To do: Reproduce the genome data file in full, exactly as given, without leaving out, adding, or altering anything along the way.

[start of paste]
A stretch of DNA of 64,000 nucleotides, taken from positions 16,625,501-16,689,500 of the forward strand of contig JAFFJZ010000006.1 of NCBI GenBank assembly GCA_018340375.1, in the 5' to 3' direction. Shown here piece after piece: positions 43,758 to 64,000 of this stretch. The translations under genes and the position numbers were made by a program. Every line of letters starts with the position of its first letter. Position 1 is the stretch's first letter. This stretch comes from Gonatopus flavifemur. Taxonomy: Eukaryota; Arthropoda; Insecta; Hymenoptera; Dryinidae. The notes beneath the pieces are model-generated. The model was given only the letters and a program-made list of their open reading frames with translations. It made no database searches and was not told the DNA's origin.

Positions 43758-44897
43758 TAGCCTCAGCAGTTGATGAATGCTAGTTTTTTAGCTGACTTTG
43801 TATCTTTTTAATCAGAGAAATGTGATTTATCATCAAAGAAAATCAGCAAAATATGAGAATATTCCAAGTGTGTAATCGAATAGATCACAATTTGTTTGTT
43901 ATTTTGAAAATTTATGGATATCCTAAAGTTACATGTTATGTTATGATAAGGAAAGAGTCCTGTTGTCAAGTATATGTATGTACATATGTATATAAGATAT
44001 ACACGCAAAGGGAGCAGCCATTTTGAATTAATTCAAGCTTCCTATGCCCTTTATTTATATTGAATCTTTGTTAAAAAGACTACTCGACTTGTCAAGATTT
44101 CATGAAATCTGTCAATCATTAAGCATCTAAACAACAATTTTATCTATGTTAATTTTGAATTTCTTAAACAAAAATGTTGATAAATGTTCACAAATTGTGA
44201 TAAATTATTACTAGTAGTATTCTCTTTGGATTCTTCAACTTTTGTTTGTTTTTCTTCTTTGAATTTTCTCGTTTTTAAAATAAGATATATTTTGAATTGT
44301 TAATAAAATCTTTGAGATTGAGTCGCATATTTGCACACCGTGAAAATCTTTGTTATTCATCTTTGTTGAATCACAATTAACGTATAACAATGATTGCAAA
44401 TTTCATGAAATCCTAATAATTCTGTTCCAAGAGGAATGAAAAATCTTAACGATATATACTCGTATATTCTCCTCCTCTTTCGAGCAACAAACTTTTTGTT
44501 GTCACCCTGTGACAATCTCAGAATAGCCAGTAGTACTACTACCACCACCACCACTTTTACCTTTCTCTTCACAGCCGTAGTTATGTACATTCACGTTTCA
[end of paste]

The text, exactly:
A stretch of DNA of 64,000 nucleotides, taken from positions 16,625,501-16,689,500 of the forward strand of contig JAFFJZ010000006.1 of NCBI GenBank assembly GCA_018340375.1, in the 5' to 3' direction. Shown here piece after piece: positions 43,758 to 64,000 of this stretch. The translations under genes and the position numbers were made by a program. Every line of letters starts with the position of its first letter. Position 1 is the stretch's first letter. This stretch comes from Gonatopus flavifemur. Taxonomy: Eukaryota; Arthropoda; Insecta; Hymenoptera; Dryinidae. The notes beneath the pieces are model-generated. The model was given only the letters and a program-made list of their open reading frames with translations. It made no database searches and was not told the DNA's origin.

Positions 43758-44897
43758 TAGCCTCAGCAGTTGATGAATGCTAGTTTTTTAGCTGACTTTG
43801 TATCTTTTTAATCAGAGAAATGTGATTTATCATCAAAGAAAATCAGCAAAATATGAGAATATTCCAAGTGTGTAATCGAATAGATCACAATTTGTTTGTT
43901 ATTTTGAAAATTTATGGATATCCTAAAGTTACATGTTATGTTATGATAAGGAAAGAGTCCTGTTGTCAAGTATATGTATGTACATATGTATATAAGATAT
44001 ACACGCAAAGGGAGCAGCCATTTTGAATTAATTCAAGCTTCCTATGCCCTTTATTTATATTGAATCTTTGTTAAAAAGACTACTCGACTTGTCAAGATTT
44101 CATGAAATCTGTCAATCATTAAGCATCTAAACAACAATTTTATCTATGTTAATTTTGAATTTCTTAAACAAAAATGTTGATAAATGTTCACAAATTGTGA
44201 TAAATTATTACTAGTAGTATTCTCTTTGGATTCTTCAACTTTTGTTTGTTTTTCTTCTTTGAATTTTCTCGTTTTTAAAATAAGATATATTTTGAATTGT
44301 TAATAAAATCTTTGAGATTGAGTCGCATATTTGCACACCGTGAAAATCTTTGTTATTCATCTTTGTTGAATCACAATTAACGTATAACAATGATTGCAAA
44401 TTTCATGAAATCCTAATAATTCTGTTCCAAGAGGAATGAAAAATCTTAACGATATATACTCGTATATTCTCCTCCTCTTTCGAGCAACAAACTTTTTGTT
44501 GTCACCCTGTGACAATCTCAGAATAGCCAGTAGTACTACTACCACCACCACCACTTTTACCTTTCTCTTCACAGCCGTAGTTATGTACATTCACGTTTCA